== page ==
What Do Bobcats Eat?

Written by AZ Animals Staff
Published: November 2, 2021
Image Credit iStock.com/Anita Elder Design
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Beautiful, elusive bobcats have a massive range that extends throughout the United States, Canada, and central Mexico. This nocturnal hunter is a successful predator, but what are a bobcat’s favorite meals? Read on to learn about what bobcats eat.

What Is a Bobcat?

Bobcats eat squirrels, birds, rats, and rabbits.


A bobcat (Lynx rufus) is a small member of the Lynx family. It is the most common wild cat in North America. It resembles its cousin the Canada lynx. It has the same pointed, furred ears, but it is much smaller. The average bobcat weighs from 13 to 40 pounds, and males are larger than females.

You can find these wild cats in almost every state of the United States, but it’s hard to spot them because these predators are excellent at hiding from human view. They have adapted to survive in arid deserts, temperate forests, subtropical forests, and snowy mountain regions. These hardy, adaptable cats vary their diet according to what is available in their environment.

What Does a Bobcat Eat?

As an obligate carnivore and a skilled hunter, it eats smaller mammals and birds. It prefers rabbits and hares, but it will hunt and eat larger animals if its preferred food isn’t available. As a result, its diet depends largely on what is around and is easy for a bobcat to hunt.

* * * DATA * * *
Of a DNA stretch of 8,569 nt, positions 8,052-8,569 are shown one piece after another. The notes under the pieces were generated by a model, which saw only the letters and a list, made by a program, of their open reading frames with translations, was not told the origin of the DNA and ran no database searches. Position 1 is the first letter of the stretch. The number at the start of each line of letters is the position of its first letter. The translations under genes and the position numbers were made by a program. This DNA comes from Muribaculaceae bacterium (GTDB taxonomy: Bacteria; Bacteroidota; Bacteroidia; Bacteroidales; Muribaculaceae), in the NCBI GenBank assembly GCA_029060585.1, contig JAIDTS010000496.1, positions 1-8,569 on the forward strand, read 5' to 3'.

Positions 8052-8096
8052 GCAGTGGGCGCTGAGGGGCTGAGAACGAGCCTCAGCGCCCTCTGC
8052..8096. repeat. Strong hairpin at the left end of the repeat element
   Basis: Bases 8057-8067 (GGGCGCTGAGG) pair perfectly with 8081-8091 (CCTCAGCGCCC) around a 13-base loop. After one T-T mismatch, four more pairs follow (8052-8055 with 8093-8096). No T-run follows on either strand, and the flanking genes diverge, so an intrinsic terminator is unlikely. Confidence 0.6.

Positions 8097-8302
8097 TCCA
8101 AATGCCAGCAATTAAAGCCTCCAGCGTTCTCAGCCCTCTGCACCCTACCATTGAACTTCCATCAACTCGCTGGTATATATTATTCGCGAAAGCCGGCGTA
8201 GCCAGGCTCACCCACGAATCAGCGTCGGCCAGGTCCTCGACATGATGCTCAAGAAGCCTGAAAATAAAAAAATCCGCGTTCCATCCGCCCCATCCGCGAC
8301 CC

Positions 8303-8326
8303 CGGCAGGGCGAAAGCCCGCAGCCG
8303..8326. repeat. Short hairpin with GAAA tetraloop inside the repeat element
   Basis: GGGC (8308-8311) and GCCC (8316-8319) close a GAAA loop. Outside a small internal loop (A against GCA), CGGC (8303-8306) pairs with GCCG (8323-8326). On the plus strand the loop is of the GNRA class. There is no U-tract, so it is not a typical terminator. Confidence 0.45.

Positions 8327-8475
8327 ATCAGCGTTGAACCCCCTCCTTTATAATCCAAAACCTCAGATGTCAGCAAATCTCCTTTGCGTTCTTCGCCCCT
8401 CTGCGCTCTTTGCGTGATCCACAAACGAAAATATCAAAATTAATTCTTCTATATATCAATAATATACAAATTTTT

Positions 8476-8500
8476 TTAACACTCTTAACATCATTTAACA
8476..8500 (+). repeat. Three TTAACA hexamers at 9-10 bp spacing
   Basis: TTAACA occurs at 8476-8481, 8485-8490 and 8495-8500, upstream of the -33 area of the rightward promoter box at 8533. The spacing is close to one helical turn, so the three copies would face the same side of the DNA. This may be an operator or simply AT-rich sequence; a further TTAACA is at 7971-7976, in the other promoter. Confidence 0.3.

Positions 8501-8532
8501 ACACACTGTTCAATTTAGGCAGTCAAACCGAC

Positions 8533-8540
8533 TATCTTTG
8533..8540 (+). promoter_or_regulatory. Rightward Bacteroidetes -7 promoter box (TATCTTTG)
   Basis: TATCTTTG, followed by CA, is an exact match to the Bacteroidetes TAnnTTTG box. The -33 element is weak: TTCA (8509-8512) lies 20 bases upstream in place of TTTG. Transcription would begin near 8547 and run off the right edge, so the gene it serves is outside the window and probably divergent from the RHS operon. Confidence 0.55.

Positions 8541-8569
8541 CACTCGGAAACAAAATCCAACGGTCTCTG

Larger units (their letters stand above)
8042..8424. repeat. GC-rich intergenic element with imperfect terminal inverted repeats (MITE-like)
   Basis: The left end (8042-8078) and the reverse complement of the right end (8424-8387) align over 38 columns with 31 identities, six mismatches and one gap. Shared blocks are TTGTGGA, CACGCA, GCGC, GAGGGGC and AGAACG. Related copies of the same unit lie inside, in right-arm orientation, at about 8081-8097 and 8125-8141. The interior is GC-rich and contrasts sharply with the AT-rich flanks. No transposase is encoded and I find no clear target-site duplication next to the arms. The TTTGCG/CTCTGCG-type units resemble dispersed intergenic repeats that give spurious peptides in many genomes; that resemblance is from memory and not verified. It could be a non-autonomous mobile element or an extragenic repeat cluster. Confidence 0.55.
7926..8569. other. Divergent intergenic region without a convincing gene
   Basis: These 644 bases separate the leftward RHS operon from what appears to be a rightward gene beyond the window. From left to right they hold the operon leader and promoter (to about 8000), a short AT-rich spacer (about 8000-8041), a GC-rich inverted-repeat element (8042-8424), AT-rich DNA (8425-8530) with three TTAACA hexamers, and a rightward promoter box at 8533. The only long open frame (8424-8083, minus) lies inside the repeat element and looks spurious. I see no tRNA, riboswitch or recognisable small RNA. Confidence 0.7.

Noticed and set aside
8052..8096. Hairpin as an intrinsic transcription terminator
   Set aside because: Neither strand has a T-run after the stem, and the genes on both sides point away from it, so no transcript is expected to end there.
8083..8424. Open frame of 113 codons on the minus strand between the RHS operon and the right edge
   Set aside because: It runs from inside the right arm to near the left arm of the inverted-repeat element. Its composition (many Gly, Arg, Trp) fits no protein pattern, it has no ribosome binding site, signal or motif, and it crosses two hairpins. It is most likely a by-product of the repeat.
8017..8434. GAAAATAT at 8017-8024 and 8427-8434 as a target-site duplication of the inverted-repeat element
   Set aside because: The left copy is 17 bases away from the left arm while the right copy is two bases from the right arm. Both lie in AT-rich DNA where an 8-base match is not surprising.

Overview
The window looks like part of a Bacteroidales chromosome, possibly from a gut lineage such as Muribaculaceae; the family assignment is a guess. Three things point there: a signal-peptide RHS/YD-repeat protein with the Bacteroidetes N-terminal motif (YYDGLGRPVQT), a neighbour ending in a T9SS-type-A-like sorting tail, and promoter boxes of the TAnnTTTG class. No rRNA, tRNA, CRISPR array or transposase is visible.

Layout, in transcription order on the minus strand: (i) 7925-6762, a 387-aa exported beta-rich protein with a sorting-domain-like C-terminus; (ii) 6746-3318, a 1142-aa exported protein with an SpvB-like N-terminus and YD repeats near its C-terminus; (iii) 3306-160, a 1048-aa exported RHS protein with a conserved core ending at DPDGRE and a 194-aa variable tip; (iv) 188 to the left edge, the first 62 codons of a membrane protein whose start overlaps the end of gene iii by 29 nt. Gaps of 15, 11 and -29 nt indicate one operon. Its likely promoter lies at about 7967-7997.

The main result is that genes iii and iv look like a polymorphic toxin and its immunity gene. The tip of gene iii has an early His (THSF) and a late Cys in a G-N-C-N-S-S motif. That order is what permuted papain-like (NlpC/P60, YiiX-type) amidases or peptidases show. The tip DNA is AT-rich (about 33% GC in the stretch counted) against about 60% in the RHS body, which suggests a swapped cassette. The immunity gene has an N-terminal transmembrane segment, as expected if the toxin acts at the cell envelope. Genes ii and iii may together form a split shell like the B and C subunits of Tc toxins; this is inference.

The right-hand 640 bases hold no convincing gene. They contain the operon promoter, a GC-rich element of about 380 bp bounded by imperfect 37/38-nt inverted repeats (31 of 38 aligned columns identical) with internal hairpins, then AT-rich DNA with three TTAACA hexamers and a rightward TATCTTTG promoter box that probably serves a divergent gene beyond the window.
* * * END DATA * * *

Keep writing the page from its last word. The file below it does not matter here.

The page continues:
In the New England states, snowshoe hares are their primary food source. A study published in the Journal of Wildlife Management found that bobcats in Maine primarily hunted snowshoe hares (Lepus americanus). This study found that up to 76% of the cats in the region ate these hares, which were abundant in the region.

The researchers also found that these animals preferred to hunt in so-called dense understories, which are forested areas that have high numbers of hardwood trees.

Bobcat Diet in Snowy Regions

Another study examined the effects of deep winter snows and food scarcity on bobcat diets.

This study found that wild cats in snowy regions mostly eat the following animals:

Cotton rats (Sigmodon hispidus) are large rodents that live in most of the western and central United States.

Mountain Ranges

In the Pacific Northwest, bobcats have shown how well they adapt to different environments. In 1988, researchers studied the hunting and eating habits of bobcats in Oregon’s Cascade Mountains.